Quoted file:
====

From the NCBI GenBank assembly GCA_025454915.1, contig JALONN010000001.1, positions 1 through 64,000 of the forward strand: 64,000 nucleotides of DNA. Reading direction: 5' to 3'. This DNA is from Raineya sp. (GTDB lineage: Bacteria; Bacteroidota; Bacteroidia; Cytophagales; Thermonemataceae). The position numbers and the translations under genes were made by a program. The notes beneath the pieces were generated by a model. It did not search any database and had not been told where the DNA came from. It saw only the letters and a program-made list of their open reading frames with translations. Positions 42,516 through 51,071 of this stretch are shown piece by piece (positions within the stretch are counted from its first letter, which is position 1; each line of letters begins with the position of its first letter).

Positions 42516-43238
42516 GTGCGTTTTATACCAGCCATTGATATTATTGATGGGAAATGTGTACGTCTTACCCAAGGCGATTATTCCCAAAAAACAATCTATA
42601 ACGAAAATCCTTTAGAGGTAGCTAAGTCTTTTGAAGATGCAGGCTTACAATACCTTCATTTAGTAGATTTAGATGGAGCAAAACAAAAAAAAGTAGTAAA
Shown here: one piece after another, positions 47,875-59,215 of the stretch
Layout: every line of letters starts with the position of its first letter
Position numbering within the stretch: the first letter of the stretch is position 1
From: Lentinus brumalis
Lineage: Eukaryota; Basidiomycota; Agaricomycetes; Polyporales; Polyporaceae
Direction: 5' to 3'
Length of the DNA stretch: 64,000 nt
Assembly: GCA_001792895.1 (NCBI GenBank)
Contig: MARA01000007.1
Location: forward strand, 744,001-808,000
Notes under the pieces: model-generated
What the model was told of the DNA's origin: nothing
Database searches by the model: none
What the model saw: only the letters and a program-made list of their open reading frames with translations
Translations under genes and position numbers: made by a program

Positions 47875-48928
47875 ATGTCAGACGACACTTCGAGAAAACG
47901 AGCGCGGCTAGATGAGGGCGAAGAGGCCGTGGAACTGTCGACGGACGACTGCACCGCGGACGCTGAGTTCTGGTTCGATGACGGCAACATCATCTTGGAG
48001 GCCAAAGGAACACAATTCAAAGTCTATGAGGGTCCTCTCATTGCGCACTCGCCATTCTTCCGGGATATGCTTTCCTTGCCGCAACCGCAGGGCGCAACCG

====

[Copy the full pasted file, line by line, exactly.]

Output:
From the NCBI GenBank assembly GCA_025454915.1, contig JALONN010000001.1, positions 1 through 64,000 of the forward strand: 64,000 nucleotides of DNA. Reading direction: 5' to 3'. This DNA is from Raineya sp. (GTDB lineage: Bacteria; Bacteroidota; Bacteroidia; Cytophagales; Thermonemataceae). The position numbers and the translations under genes were made by a program. The notes beneath the pieces were generated by a model. It did not search any database and had not been told where the DNA came from. It saw only the letters and a program-made list of their open reading frames with translations. Positions 42,516 through 51,071 of this stretch are shown piece by piece (positions within the stretch are counted from its first letter, which is position 1; each line of letters begins with the position of its first letter).

Positions 42516-43238
42516 GTGCGTTTTATACCAGCCATTGATATTATTGATGGGAAATGTGTACGTCTTACCCAAGGCGATTATTCCCAAAAAACAATCTATA
42601 ACGAAAATCCTTTAGAGGTAGCTAAGTCTTTTGAAGATGCAGGCTTACAATACCTTCATTTAGTAGATTTAGATGGAGCAAAACAAAAAAAAGTAGTAAA
Shown here: one piece after another, positions 47,875-59,215 of the stretch
Layout: every line of letters starts with the position of its first letter
Position numbering within the stretch: the first letter of the stretch is position 1
From: Lentinus brumalis
Lineage: Eukaryota; Basidiomycota; Agaricomycetes; Polyporales; Polyporaceae
Direction: 5' to 3'
Length of the DNA stretch: 64,000 nt
Assembly: GCA_001792895.1 (NCBI GenBank)
Contig: MARA01000007.1
Location: forward strand, 744,001-808,000
Notes under the pieces: model-generated
What the model was told of the DNA's origin: nothing
Database searches by the model: none
What the model saw: only the letters and a program-made list of their open reading frames with translations
Translations under genes and position numbers: made by a program

Positions 47875-48928
47875 ATGTCAGACGACACTTCGAGAAAACG
47901 AGCGCGGCTAGATGAGGGCGAAGAGGCCGTGGAACTGTCGACGGACGACTGCACCGCGGACGCTGAGTTCTGGTTCGATGACGGCAACATCATCTTGGAG
48001 GCCAAAGGAACACAATTCAAAGTCTATGAGGGTCCTCTCATTGCGCACTCGCCATTCTTCCGGGATATGCTTTCCTTGCCGCAACCGCAGGGCGCAACCG